Aside from location – walls, floors, price, and square footage are what most people consider when they’re looking to purchase or lease commercial real estate. But, as you know, there’s so much more to a space than the four walls that contain it.
Every building has a personality and gives off a certain vibe. The more you help highlight and show off these aspects, the more likely you’ll be able to attract tenants or buyers. When you’re creating your online listing, be sure to factor in key aspects of the property that capture its personality and essence. Here are four ways to do just that:
- Focus on Location Location is one of the top things that people consider when looking for a space to buy or rent. Online listings should highlight a variety of aspects related to location, because different things matter to different people. Discuss whether it’s located near major highways or neighborhoods and share some engaging, active images of nearby hotspots and the surrounding area. As walkability is another factor that comes into play, particularly to millennials and younger businesses, it’s important that you highlight the property’s proximity to cafes, restaurants, parks, shops, and more. And, of course, make sure the listing includes a map and plenty of photographs of the exterior of the building, along with the street where it’s located.
- Highlight Demographics. Neighborhood demographics can make or break a business. So, when business owners look for spaces to buy or rent, they want to know who and what makes up the neighborhood. Include whether the neighborhood is more commercial, industrial, or residential. Mention some of the types of businesses that are included in the neighborhood.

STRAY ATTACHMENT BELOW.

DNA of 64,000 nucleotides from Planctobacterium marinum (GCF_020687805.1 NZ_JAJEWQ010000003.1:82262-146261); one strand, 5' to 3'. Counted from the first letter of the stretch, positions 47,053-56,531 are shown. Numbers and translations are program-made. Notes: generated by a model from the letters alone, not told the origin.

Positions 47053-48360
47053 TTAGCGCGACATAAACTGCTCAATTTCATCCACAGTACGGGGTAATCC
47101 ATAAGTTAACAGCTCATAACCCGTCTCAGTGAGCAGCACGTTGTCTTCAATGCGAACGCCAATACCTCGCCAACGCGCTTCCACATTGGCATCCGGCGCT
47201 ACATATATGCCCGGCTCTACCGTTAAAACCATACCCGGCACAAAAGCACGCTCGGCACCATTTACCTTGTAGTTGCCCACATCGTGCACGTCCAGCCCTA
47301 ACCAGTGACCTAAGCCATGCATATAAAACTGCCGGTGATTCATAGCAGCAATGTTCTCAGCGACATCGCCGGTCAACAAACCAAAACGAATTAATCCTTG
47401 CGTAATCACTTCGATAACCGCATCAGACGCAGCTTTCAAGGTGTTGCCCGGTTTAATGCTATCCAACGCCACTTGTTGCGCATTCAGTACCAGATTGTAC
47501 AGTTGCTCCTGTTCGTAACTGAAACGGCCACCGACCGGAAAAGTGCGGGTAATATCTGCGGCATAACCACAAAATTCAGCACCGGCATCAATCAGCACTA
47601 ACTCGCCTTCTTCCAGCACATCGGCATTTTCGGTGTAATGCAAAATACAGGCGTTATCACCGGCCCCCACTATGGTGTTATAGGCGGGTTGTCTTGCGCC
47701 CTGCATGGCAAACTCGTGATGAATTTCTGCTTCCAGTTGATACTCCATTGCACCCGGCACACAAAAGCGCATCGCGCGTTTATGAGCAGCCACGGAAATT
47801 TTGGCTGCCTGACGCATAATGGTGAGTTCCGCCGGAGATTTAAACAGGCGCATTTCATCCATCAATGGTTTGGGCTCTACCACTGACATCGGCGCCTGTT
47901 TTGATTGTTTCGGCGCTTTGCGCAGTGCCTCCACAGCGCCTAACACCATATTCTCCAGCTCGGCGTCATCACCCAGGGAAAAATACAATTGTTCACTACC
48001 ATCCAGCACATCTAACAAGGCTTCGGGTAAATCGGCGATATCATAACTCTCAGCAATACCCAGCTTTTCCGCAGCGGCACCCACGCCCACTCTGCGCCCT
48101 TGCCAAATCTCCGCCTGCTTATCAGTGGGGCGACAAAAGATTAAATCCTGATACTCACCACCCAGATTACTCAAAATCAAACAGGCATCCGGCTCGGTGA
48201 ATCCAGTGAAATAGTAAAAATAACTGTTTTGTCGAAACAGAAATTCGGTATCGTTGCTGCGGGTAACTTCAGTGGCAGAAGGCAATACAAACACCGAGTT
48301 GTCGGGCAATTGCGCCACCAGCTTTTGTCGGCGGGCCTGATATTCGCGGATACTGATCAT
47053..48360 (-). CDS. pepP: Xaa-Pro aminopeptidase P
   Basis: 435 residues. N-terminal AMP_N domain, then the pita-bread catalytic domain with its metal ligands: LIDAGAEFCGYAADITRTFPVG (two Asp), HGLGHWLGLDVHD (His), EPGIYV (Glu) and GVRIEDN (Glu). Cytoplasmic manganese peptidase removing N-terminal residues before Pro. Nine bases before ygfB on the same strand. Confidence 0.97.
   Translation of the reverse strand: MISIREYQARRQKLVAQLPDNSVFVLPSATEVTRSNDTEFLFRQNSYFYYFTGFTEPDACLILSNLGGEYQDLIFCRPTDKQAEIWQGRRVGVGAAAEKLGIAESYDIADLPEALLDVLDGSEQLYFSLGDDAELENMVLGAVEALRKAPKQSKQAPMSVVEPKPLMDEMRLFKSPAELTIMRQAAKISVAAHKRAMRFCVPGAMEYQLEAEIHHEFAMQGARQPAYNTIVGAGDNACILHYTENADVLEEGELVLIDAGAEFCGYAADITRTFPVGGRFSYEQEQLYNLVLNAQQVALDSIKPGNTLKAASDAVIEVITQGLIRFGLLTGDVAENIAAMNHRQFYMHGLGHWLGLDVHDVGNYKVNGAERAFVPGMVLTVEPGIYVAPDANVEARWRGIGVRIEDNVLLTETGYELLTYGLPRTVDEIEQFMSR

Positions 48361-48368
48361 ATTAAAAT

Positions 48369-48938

- Give the Space Life. When people are looking to buy or rent a space, they want to see all the potential that you see. Be sure to tell a great story of the space – describe it in jaw-dropping detail. Get your potential buyers salivating at the idea of occupying it. Share whether or not the space is already built out, or if build outs will be customized for the tenant. Give options and ideas. Don’t forget the basics like the square footage of the building as a whole and each individual space. How many units are available? What amenities does the building offer? Who are some of the existing tenants? Do tenants have the right to make changes to the space? Is storage available?
The dimensions and other practical information are obviously important for buyers or tenants. But, a building’s vibe and personality is often what truly draws attention to it. So, go ahead and truly show off the property’s best features. People will take notice.